Livescribe 3 review: Turns your handwritten paper notes into digital text in real time
By Jeffery Battersby
At a Glance
Synchronized, realtime note taking and audio capture
Direct upload to Evernote and OneNote
Script-to-text tools turn your handwriting into editable text
Printable notebooks available from Livescribe
Bulky pens lead to tired hands
Notebooks are more expensive than standard notebooks
Capturing notes in a classroom lecture or business meeting can sometimes be a daunting task. And, if you’re like me, the race to capture the spoken word and put it on paper can sometimes keep you from listening to what’s being said next, leaving your notes with Grand Canyon-sized gaps that limit their usefulness. The Livescribe 3 Smart Pen and associated Livescribe+ app for iOS are designed to change the way you capture information, helping you take notes while the app and pen track what’s being said in classroom, meeting room, and lecture hall.
The way Livescribe works is fairly simple. You need three components: A Livescribe smartpen, Livescribe notebook, and the Livescribe+ app. The app is a free download from the App Store and works on third generation and later iPads and fifth generation iPod touch and the iPhone 4s and later. The pen and initial notebook can be purchased in standard ($150) or pro ($200) editions, each of which includes a pen and enough special notebook pages to get you started. The difference between the standard and pro editions is the accessories that come as part of the kit. Pro includes a leather case and a one-year Evernote subscription. The Evernote subscription just about makes up for the difference in price, so if you’re an Evernote user or want to be one, the pro version is definitely the better choice.
Before you begin you need to pair your pen with Livescribe+ on your iOS device, a task that takes just a few seconds using a device pairing link that appears at the beginning of any Livescribe notebook. Once paired, you tap your pen on a link at the bottom of any notebook page to begin recording and taking notes.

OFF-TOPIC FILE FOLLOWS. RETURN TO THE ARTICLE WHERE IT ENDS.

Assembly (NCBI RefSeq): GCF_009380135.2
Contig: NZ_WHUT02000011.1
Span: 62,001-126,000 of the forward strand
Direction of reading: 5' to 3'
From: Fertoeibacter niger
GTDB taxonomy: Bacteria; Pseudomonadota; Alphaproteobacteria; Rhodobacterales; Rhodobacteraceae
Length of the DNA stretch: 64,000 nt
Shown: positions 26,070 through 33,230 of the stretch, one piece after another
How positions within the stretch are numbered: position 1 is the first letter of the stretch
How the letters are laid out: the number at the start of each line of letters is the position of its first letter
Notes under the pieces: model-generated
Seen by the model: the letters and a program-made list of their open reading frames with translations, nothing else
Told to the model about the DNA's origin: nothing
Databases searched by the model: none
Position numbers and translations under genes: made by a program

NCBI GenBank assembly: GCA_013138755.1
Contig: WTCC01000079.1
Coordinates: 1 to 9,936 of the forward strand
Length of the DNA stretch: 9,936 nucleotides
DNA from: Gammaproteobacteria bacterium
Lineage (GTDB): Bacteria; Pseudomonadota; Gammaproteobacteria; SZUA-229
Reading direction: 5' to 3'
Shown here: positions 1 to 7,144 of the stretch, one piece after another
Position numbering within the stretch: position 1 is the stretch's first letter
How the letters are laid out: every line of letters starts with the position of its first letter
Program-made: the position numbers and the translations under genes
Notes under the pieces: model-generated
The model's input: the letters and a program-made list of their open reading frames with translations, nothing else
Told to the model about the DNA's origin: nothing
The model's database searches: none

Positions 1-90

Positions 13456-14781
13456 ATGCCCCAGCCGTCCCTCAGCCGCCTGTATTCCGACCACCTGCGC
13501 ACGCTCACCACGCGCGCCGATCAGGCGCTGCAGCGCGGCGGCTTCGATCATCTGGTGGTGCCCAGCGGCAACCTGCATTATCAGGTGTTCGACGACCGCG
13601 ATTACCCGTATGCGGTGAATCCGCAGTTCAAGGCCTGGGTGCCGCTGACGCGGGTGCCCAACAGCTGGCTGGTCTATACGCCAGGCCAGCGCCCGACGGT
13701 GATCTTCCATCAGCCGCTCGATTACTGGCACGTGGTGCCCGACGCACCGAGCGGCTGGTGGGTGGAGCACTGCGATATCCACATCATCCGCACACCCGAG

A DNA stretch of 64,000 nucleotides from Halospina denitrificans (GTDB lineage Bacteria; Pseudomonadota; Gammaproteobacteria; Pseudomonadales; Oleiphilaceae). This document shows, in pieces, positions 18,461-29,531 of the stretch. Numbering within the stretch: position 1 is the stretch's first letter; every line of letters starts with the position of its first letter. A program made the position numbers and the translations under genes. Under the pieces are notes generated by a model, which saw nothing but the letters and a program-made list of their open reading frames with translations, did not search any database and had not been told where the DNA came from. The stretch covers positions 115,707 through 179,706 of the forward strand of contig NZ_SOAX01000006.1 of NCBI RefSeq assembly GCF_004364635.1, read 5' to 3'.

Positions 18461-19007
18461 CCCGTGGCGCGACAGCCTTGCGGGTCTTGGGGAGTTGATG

Once you begin recording, taking notes is no different than normal, except that the Livescribe+ app, using the pen, also begins capturing audio and your written notes—as you’re writing—appear in the Livescribe+ app at a slight delay behind what you’re writing on the page. When the lecture is over you use the Livescribe+ app to listen to and, if necessary, update your notes as your re-listen to what was said. The app highlights your notes as you go along so that what is being said and what appears on the page is exactly in sync.
While Livescribe+ is great at capturing your writing and audio as you take notes, the app also makes it possible to turn your written text into typed text that you can then edit in the app’s built-in text editor. The app’s script-to-text conversion is pretty good, but it is very penmanship dependent. My penmanship is abysmal, so the resulting text was sometimes closer to sanscrit than English. But correcting what I wrote was very easy and those with better handwriting will have much better success.
In addition to capturing your written notes and related audio, Livescribe+ offers tools for organizing your notes and the notebooks those notes live in. Every time you use Livescribe 3 to capture your notes, a timestamped reference gets created in the Livescribe+ app. Special buttons at the bottom of each Livescribe notebook page can be tapped during the course of a lecture to tag, favorite, or flag a page. Everything you capture using the Livescribe can be emailed and printed directly from the app and if you use Evernote or OneNote, an image of your captured page can be sent directly to the account for which ever app tool you’re using.
Livescribe offers a variety of notebook options—from Moleskine-like notebooks to your typical spiral notebook—starting at about $6, but if you have a color laser printing capable of printing Postscript files at 600 dpi, you can print your own notebooks at home for the cost of paper, toner, and electricity.
The biggest problem I continue to have with the Livescribe system is the size of the pen. I’m no dainty boy, my hands can span an octave-plus on a piano with little effort, but I find the Livescribe pens to be uncomfortable to use. The barrels are too big and bulky and tend to be a little top heavy. For me, this results in tired hands after just a few minutes of note taking. Your mileage may vary, but I’d be happier with a more streamlined version of the Livescribe pen. This may be a wish that’s impossible to fulfill, as the window near the pen tip that holds the camera that captures your writing needs to be pretty big in order to do its work.
The addition of an app for collecting, managing, and turning your notes into text in realtime is a huge plus for Livescribe. While I prefer better writing instruments than what Livescribe currently offers, the ability to capture what I listen to as I write notes and then play that back to update and correct my notes makes Livescribe 3 an excellent alternative to basic pencil and pad note taking.
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